Online Program

Social Support and Disclosure: A Social Network Analysis of Disclosure Difference in Social Networks of Women living with HIV

Tuesday, November 3, 2015 : 1:30 p.m. - 1:50 p.m.

Jaih B. Craddock, PhDc, MSW, MA, Suzanne Dworak-Peck School of Social Work, University of Southern California, Los Angeles, CA
Eric Rice, PhD, School of Social Work, University of Southern California, Los Angeles, CA
Julie A. Cederbaum, PhD, MSW, MPH, School of Social Work, University of Southern California, Los Angeles, CA
Anthony Fulginiti, MSW, School of Social Work, University of Southern California, Los Angeles, CA
Background: Previous work found that disclosure is higher for women living with HIV (WLH) when more social support in social networks is reported. Yet, few studies have examined women’s disclosure to network members and only one study examined disclosure differences across social network ties. This study builds on previous research by examining WLH disclosure differences across networks and by evaluating relationships between network member characteristics, types of support and disclosure. 

Method: Pilot data were collected from 47 WLH. To gather social network data, the interviewer used the Social Network Interview iPad application. Measures included disclosure of HIV-status and perceived social support. Basic demographics were collected via a complimentary survey. Statistical analysis proceeded in two stages, descriptive statistics and hierarchical linear modeling.

Results: There were a total of 853 dyadic relationships, with an average of 17.4 network members. Women disclosed at an average of 64.95%. A majority, 53.22%, of network members provided emotional support, with emotional support having the highest significant positive correlation to disclosure when compared to other types of support. Spouses, social workers, and siblings were disclosed to more frequently. None of the women disclosed to their pastors and only 6.25% of church friends. Network members’ gender did not influence disclosure rates.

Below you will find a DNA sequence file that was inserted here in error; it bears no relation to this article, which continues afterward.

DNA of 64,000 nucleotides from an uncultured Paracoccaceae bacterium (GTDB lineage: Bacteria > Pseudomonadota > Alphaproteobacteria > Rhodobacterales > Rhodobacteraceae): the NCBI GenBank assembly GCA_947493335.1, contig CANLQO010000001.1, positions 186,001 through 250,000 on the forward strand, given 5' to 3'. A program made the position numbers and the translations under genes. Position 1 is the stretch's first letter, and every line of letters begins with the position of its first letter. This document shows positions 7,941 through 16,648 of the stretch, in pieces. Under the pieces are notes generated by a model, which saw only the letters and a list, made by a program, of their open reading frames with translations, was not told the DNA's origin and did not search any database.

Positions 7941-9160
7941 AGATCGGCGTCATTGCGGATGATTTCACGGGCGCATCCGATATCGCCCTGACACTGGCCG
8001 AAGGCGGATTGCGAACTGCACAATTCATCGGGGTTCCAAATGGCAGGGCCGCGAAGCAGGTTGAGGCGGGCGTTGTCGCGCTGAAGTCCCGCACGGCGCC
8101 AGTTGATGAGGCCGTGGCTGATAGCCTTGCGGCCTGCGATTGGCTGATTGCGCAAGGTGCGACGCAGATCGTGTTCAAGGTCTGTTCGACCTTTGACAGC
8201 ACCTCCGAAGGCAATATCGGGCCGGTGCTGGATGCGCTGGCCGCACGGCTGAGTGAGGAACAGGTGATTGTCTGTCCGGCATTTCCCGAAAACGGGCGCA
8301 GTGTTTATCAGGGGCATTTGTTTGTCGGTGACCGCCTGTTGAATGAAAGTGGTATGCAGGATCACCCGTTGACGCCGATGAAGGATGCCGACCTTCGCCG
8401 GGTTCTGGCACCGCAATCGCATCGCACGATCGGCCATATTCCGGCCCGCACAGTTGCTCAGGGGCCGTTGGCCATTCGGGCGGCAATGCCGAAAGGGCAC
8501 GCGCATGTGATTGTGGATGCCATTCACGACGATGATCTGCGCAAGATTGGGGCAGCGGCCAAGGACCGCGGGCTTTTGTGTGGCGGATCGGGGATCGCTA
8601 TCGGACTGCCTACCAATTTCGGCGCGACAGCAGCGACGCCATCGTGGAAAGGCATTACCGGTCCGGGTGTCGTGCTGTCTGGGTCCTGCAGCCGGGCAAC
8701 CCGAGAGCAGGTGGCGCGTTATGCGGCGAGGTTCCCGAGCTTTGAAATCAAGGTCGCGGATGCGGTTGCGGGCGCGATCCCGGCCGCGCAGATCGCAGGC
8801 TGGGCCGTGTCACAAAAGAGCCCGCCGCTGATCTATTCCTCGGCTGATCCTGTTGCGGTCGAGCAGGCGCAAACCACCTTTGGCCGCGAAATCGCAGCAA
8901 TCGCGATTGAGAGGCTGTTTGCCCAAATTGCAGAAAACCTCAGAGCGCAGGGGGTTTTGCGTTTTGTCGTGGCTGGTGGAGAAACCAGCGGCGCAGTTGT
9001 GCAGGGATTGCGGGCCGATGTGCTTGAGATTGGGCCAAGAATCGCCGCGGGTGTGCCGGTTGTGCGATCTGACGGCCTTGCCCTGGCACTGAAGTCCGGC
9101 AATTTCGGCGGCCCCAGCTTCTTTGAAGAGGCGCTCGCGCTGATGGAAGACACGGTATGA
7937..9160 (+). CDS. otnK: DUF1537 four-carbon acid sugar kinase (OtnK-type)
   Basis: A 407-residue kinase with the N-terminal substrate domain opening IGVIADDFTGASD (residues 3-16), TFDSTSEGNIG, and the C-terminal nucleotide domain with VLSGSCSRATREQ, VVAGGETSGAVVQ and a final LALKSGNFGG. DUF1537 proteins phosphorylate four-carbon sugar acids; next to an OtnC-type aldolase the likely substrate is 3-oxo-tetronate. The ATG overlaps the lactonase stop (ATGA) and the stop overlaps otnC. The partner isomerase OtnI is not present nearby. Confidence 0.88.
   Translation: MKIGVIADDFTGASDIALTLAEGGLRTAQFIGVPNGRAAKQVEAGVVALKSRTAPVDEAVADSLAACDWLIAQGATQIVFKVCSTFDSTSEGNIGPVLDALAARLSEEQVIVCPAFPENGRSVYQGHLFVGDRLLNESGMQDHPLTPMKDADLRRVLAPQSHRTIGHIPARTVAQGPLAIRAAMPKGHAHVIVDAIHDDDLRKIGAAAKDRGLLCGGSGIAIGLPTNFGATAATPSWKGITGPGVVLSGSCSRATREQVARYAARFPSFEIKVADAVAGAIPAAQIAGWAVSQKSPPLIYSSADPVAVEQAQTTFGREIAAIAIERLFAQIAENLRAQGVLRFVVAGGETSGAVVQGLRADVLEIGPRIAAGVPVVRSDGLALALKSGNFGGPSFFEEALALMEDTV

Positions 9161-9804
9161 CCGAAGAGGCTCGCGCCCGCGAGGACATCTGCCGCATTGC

Conclusions: Few studies have systematically collected social network data, limiting our understanding of network characteristics and ways in which networks impacts disclosure. This study increases our understanding of the relationship between social support and disclosure and creates opportunities to pinpoint social network interventions for WLH.

Learning Areas:

Diversity and culture
Public health or related research
Social and behavioral sciences

Learning Objectives:
Describes how network member characteristics and types of support provided in a network may impact disclosure differences across networks of HIV positive women.

Keyword(s): Women and HIV/AIDS

Presenting author's disclosure statement:

Qualified on the content I am responsible for because: My research interest is concentrated around HIV in Black communities, examining social and behavioral determinants of sexual health. I have conducted several studies focused on Black women living with HIV. I contributed as a research assistant to two large-scale NIMH-funded studies of gay couples focused on relationship dynamics and HIV risk. I contributed and assisted in conducting a NIH funded randomized controlled trial to test efficacy of adapted EBI for HIV prevention among homeless women.
Any relevant financial relationships? No

I agree to comply with the American Public Health Association Conflict of Interest and Commercial Support Guidelines, and to disclose to the participants any off-label or experimental uses of a commercial product or service discussed in my presentation.

Back to: 4236.0: Women and HIV/AIDS